|Scans and repairs a particular protected system file.|
|Scans a particular system file for integrity issues but doesn’t repair it.|
|Sets the offline windows directory for offline SFC scan.|
|Sets the offline boot directory for offline SFC scan.|
|Displays the parameters and functions for SFC.|
Now, let’s move on to the detailed steps for each task.
Running System File Checker on All System Files
The most common use of the System File Checker is to scan and repair all the protected system files at once. Here’s how you can do so:
- Open Run by pressing Win + R.
cmdand press Ctrl + Shift + Enter to open the Elevated Command Prompt.
sfc /verifyonlyto scan all protected system files but without performing any repairs.
- If it shows errors, run the following command:
This command scans and repairs all protected system files. The reason to run
sfc /verifyonly even though
sfc /scannow also scans the files, is because the latter takes longer. So, unless there’s a need to you don’t need to run it.
We recommend running the Deployment Image Servicing and Management (DISM) tool first before SFC. This is because this utility also repairs the files on the WinSxS folder if there are any issues. The command is
dism /online /cleanup-image /restorehealth
Running System File Checker on a Particular System File
You can also run SFC for a particular file. However, it must be a protected system file, otherwise, SFC will fail.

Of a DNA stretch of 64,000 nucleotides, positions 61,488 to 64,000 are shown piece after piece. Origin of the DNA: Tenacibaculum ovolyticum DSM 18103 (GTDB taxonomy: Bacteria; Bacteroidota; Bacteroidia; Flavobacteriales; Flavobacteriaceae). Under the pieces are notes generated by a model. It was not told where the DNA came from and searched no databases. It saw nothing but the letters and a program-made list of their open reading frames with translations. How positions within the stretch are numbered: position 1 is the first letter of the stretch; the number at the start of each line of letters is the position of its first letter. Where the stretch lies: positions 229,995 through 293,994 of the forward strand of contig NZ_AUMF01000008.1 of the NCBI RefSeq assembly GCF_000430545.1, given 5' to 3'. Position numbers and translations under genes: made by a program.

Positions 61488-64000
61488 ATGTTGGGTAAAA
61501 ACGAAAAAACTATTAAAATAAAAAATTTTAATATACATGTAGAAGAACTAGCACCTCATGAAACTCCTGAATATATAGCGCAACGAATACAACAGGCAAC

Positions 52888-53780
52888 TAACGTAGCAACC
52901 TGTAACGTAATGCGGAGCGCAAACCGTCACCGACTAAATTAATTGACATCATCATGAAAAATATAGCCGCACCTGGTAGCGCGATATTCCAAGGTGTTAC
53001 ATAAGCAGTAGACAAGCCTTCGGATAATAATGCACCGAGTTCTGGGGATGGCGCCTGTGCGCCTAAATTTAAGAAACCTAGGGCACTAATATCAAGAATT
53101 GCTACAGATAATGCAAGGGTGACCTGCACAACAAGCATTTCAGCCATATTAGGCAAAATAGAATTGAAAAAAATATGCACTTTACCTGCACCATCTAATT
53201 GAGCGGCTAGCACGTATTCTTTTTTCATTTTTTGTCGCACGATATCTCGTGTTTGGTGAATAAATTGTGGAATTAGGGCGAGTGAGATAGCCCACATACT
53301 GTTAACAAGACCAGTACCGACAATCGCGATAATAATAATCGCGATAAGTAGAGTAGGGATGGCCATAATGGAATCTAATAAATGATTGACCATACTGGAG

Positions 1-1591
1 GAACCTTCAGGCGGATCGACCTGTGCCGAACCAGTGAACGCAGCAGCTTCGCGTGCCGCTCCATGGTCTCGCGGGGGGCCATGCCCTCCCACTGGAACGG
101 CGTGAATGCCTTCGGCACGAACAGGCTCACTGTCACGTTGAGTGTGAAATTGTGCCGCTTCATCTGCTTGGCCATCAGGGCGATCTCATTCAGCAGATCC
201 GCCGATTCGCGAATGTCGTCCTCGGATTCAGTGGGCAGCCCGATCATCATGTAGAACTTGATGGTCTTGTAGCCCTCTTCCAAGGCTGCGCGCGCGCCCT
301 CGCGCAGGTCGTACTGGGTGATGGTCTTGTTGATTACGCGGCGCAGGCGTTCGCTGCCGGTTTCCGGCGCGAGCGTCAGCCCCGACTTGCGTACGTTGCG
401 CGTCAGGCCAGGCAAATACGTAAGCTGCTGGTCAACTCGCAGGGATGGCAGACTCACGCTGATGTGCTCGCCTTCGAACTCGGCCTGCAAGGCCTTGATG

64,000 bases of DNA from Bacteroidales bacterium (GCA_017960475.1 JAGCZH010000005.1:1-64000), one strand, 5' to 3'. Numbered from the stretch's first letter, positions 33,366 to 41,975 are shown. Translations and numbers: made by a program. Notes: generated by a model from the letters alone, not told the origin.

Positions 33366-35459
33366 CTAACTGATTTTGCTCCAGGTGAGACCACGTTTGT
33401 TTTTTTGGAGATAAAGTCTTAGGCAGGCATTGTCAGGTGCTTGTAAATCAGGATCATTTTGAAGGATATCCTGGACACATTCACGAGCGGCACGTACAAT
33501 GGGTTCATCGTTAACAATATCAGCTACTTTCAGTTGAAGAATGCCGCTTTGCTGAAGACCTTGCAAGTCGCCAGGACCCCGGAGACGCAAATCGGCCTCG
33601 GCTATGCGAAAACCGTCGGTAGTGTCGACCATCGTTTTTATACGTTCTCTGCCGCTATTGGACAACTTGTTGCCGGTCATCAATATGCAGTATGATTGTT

Here are the steps to scan and repair a particular system file:
- Open the Elevated Command Prompt.
sfc /verifyfile=<file>to scan a specific protected file without performing any repairs. You need to include the full path of the file, such as:
- To scan and repair the file at the same time, enter the command
Like with the previous case, you can run the DISM tool beforehand to increase the success of the SFC command.
Running System File Checker in Safe Mode
If you can’t log in to your account due to system issues, you can try running SFC in safe mode. Here’s how you can do so:
- Force shutdown your PC three times in a row and reboot again each time. After the third reboot, click on Advanced Options.
- Go to Troubleshoot > Advanced options > Startup Settings > Restart.
- After reboot, Press F5 or 5 once you see the startup options.
- Then, log in to your account after you get to the login screen and perform the methods we mentioned earlier to run System File Checker.
Running Offline System File Checker
If you can’t even boot in safe mode, the only option you have, if you get stuck in startup, is to run the offline SFC scan. You need need to access the Advanced Startup to do so.
While you can use your own Operating System to access this environment, we recommend using an installation or recovery disk to increase your success.
Here are the necessary steps to run the offline SFC:
- Create a Windows Installation or Recovery Media. Make sure it is the same version and edition as the Windows on your PC.
- Boot using this media. You may need to change the boot order.
- Set your language preferences and click Next.
- If you see the license agreements, check I accept the license terms and click Next.
- Select Repair your Computer on the Install screen.
- Go to Troubleshoot > Advanced options > Command Prompt.
bcdeditand press Enter.
- Scroll to Windows Boot Loader and note the following values:
sfc /scannow /offbootdir=<drive letter in device> /offwindir=<drive letter in osdevice>\systemroot
sfc /scannow /offbootdir=C:\ /offwindir=C:\Windows
- The device and osdevice drive letter may be different in some cases, so look out for those. They also may not be the same as the drive letter of the system during normal Windows boot.